In June 2017, Nike (NYSE:NKE) was struggling. The stock had slumped over the previous two years as it lost market share to adidas, whose stock more than doubled during that time.

To turn around its performance, the company unveiled a new strategy: the Consumer Direct Offense. It promised to drive growth by doubling innovation, speed, and direct connections with customers, what it called its triple double strategy.  It also said it would focus on 12 cities in 10 countries to propel its growth over the coming years, and restructured its business into four regions, rather than six, laying off 2% of its global workforce to become more simplified and efficient. 

Since then, the stock price has nearly doubled, its revenue and earnings growth has accelerated, and its latest quarterly report makes it clear that the strategy is paying off.

Nike's revenue grew 13% in currency-neutral terms in the fiscal second quarter to $10.33 billion, which beat expectations at $10.09 billion, and profits improved significantly as well. Gross margin expanded by 20 basis points to 44% as a result of higher average selling prices, showing the company was able to pass along higher prices. Demand creation expense fell 3% due to the timing of certain marketing investments, which helped lift operating income by 25% to $1.25 billion, and Earnings per share jumped 35%, helped by a lower tax rate, to $0.70, ahead of estimates at $0.58. 

Beyond those figures, management highlighted a number of ways the Consumer Direct Offense is driving growth.

The front of the Nike Live store in Los Angeles

The Nike Live store in Los Angeles. Image source: Nike.

Direct selling

The biggest component of Nike's new strategy may be its intention to establish direct relationships with its customers through its own stores, its websites, and its Nike and SNKRS apps. As part of that initiative, Nike is elevating retail partners that are willing to create a differentiated experience around its products, like Nordstrom and Foot Locker, while it's eliminating relationships with retailers that don't give it special attention, like Amazon.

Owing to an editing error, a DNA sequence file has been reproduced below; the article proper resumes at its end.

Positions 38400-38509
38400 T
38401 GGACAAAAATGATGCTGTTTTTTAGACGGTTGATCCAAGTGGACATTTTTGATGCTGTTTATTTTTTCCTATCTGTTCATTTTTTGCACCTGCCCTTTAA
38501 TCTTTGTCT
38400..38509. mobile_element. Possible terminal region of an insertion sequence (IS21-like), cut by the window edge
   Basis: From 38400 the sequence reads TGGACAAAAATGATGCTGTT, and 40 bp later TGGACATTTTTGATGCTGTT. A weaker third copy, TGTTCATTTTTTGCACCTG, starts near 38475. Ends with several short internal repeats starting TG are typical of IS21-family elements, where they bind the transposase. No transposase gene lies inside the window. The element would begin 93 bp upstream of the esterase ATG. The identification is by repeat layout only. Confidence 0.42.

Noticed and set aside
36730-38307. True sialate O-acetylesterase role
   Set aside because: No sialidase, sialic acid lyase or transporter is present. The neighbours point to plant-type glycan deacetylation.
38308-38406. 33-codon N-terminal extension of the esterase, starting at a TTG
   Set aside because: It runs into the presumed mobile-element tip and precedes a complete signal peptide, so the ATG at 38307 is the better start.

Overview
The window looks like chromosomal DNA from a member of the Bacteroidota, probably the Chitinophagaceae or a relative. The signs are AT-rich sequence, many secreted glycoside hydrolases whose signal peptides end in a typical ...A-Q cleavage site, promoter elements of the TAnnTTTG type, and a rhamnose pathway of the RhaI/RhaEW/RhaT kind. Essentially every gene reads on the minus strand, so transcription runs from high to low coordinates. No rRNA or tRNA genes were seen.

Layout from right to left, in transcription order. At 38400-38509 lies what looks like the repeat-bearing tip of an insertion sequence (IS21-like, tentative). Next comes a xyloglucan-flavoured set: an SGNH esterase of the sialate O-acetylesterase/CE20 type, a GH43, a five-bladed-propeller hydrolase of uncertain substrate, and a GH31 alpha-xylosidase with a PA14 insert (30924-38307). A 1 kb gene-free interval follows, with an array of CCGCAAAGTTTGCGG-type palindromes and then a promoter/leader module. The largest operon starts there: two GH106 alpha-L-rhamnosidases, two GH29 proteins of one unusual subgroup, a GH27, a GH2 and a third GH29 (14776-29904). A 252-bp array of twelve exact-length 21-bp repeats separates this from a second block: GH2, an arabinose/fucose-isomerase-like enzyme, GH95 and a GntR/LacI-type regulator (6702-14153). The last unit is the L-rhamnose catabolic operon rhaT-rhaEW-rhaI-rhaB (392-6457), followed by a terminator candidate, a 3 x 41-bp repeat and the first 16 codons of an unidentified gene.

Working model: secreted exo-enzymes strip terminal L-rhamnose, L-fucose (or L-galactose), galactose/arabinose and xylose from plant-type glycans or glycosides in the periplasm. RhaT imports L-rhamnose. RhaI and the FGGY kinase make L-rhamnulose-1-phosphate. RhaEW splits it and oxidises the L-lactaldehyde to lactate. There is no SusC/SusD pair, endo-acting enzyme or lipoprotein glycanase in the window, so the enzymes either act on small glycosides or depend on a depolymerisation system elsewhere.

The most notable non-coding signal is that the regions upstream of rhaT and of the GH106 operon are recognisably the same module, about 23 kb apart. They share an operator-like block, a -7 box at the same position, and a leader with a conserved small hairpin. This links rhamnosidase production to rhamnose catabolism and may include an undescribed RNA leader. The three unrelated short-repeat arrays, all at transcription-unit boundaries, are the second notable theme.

The most impressive part of its direct-selling strategy appears to be digital, specifically mobile. In the recent quarter, digital sales jumped 38%, led by the Nike and SNKRS app, which made up one third of digital sales in the quarter, as sales through the Nike app more than doubled in the quarter. The channel also carried strong momentum into the holiday season, as digital sales jumped 70% in North America on Black Friday.

Management also touted a strong initial response to its app in China, where it just launched.

Nike also expanded its Nike Live store concept in the quarter, opening its second and third stores in California and Tokyo. Nike Live caters exclusively to Nike Plus members, offering digital features in a physical store to give members a unique experience.  Management has called the new concept "incredibly successful" and it is informing Nike's strategy in its other retail stores.

Finally, management talked up the effect of Celect, the data analytics platform it acquired in August, saying it was helping Nike develop better algorithms to predict demand. During China's Singles Day shopping holiday, for example, Nike shipped product from 200 stores instead of distribution centers, meeting demand faster.

A selection of Nike shoes

Image source: Nike.

Stepping up innovation

Nike has also accelerated the pace of its innovation since launching the Consumer Direct Offense. Among the products the company has released since then include the VaporMax, which eliminates the need for a foam midsole, creating a lighter shoe with more elasticity and greater energy response. It also introduced the VaporFly 4%, named for its ability to reduce running times by 4% that is so effective that some have called for the shoe to be banned from competitive racing.

Other innovations include Nike React, the softest foam the company has created; ZoomX foam, which delivers 85% energy return; and improvement on Nike Air, which has driven a new line of popular Air Max shoes. It's also introduced a laceless shoe-fastening system, Nike FastFit and Nike Flyease, that led to the launch of the first laceless Jordan shoe.  Those products not only drive sales for the company, but also create a halo effect, reinforcing the brand and creating buzz around Nike's broader range of products.

The company also continues to experiment with its selling model, opening two Houses of Innovation, in New York and Shanghai, that give customers a plethora of new ways to experience Nike products. 

As the second-quarter results show, the Consumer Direct Offense has put the company in a strong position as it enters an Olympic year and brings on new CEO John Donahoe, known for his background in tech. With that momentum and the promise of a "hyperintense cycle" of product innovation for 2020, expect 2020 to be another successful campaign for Nike and further proof why the Swoosh remains a top stock to own.

This article represents the opinion of the writer, who may disagree with the “official” recommendation position of a Motley Fool premium advisory service. We’re motley! Questioning an investing thesis -- even one of our own -- helps us all think critically about investing and make decisions that help us become smarter, happier, and richer.